Honestly, every project like this is a little bit different, and I think the easiest win is hiring someone to help you review your creative requirements and appropriate playback options. It sounds like you have some good internal resources, so it's clear that you don't need full-service production -- but someone like me could help you start your project on the right foot and save you significant time, effort, and frustration putting the system and content together.

Walter Soyka
Principal & Designer at Keen Live
Motion Graphics, Widescreen Events, Presentation Design, and Consulting
RenderBreak Blog - What I'm thinking when my workstation's thinking
Creative Cow Forum Host: Live & Stage Events


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Tudor "Ted" JelescuRe: producing video for viewing across multiple TVs
by on Jan 12, 2011 at 5:52:18 pm

If you can't pay Walter, then you still need a hardware solution that can display one video file across three HD monitors or play three HD files in sync on three HD monitors. I would look into hiring a company that can provide the playback while you can do the project and render it out for playback. Either as one big file or as three separate HD files.
If you can though, get Walter or someone like him- this way you can get some training and learn a few tricks as well.

Tudor "Ted" Jelescu
Senior VFX Artist


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Jimmy Francis (9francis@gmail.com)Re: producing video for viewing across multiple TVs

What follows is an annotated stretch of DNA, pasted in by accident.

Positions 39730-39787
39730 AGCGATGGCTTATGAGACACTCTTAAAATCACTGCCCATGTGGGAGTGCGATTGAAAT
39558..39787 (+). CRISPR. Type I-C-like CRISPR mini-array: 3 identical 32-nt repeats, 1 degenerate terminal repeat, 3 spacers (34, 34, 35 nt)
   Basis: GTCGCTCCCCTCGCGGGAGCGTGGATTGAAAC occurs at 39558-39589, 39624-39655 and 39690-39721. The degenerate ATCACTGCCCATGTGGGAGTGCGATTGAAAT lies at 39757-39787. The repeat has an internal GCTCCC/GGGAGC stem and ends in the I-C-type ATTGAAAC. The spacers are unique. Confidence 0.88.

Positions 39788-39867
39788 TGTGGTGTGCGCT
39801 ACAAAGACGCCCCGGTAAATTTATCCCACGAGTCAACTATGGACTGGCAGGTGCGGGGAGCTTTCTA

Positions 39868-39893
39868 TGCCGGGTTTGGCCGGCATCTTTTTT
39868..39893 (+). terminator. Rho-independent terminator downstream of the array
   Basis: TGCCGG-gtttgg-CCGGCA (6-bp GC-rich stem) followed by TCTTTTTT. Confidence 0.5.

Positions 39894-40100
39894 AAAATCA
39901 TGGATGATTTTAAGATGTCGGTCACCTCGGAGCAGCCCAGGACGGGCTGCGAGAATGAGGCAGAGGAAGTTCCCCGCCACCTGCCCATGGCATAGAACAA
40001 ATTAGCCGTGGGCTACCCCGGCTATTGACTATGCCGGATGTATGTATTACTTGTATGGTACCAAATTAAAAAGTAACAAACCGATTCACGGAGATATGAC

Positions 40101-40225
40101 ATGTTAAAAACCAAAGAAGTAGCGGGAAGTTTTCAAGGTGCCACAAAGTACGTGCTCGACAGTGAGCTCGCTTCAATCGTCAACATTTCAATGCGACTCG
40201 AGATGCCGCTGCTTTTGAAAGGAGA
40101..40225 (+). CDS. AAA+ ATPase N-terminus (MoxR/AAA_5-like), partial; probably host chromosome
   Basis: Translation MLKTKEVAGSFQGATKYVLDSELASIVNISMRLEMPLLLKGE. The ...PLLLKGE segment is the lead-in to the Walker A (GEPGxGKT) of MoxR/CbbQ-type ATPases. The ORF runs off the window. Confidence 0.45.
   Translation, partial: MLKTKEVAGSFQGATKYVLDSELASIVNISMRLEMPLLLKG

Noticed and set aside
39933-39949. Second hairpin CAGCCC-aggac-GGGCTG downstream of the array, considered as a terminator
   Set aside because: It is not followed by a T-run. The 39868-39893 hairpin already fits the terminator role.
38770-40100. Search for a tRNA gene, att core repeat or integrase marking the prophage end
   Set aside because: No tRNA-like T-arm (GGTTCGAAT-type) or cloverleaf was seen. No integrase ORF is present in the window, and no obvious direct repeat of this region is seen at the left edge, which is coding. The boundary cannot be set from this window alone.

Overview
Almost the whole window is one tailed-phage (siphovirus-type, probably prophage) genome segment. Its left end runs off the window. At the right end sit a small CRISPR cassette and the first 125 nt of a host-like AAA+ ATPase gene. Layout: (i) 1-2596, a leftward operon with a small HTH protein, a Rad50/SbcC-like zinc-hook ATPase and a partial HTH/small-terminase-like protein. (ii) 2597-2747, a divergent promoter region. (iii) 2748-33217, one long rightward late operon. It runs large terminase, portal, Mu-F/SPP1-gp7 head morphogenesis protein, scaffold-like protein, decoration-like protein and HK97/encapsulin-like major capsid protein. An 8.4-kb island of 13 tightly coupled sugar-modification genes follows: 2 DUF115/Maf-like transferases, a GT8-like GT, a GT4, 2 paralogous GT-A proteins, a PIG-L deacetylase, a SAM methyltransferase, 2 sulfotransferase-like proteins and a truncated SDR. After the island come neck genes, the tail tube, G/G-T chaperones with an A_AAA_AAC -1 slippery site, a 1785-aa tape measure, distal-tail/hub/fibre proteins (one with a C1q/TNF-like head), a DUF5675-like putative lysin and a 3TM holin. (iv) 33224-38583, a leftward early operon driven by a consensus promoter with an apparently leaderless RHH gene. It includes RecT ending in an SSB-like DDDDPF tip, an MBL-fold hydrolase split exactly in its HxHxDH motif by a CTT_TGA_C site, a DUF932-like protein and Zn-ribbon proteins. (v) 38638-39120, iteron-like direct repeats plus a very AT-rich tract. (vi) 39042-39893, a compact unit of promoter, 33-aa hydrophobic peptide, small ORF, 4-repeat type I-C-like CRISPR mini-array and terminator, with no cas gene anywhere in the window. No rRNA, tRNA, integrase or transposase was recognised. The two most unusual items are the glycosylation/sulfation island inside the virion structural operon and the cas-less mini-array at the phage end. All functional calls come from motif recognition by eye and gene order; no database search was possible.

by on May 17, 2012 at 9:33:58 pm

Dear Walter,

well i know that this is an old post, but need your help.

i am working on a quiet complicated project of 256 LCD screens devided into 8 videowalls. the client want to put in each of the videowalls a seperate content and an option to put on all the videowalls one content. what i did is that i used a digital signage software, 8 PCs with one HD output to each daizy chained videowall and 1 PC with 8 outputs AMD eyefinity card showing one content stretched into the 8 outputs and linked it into a 16x8 matrix switcher an then into all daizy chained videowalls (kindly find the design picture attached).

will it be possible not to loose resolution? and how the content can be made on 256 LCD videowall, have you done such a huge content?

img_2664.jpg


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Walter SoykaRe: producing video for viewing across multiple TVs
by on May 23, 2012 at 12:56:17 am

So each of the PCs 1-8 is responsible for driving one unique video wall? And PC 9 is capable of driving all video walls via eight outputs?

If I've understood this correctly, your limiting factor here is the DVI link (presumably single-link) from the PCs and router into the wall controller.

I'll quote Wikipedia [link]:
The DVI specification mandates a maximum pixel clock frequency of 165 MHz when running in single-link mode. With a single DVI link, the highest supported standard resolution is 2.75 megapixels (including blanking interval) at 60 Hz refresh. For practical purposes, this allows a maximum screen resolution at 60 Hz of 1,915 × 1,436 pixels (standard 4:3 ratio), 1,854 × 1,483 pixels (5:4 ratio), or 2,098 × 1,311 (widescreen 16:10 ratio).


If your video wall controller will not accept a resolution like this, you may be limited to a more standard resolution like 1920x1080 per wall.

Walter Soyka
Principal & Designer at Keen Live
Motion Graphics, Widescreen Events, Presentation Design, and Consulting
RenderBreak Blog - What I'm thinking when my workstation's thinking
Creative Cow Forum Host: Live & Stage Events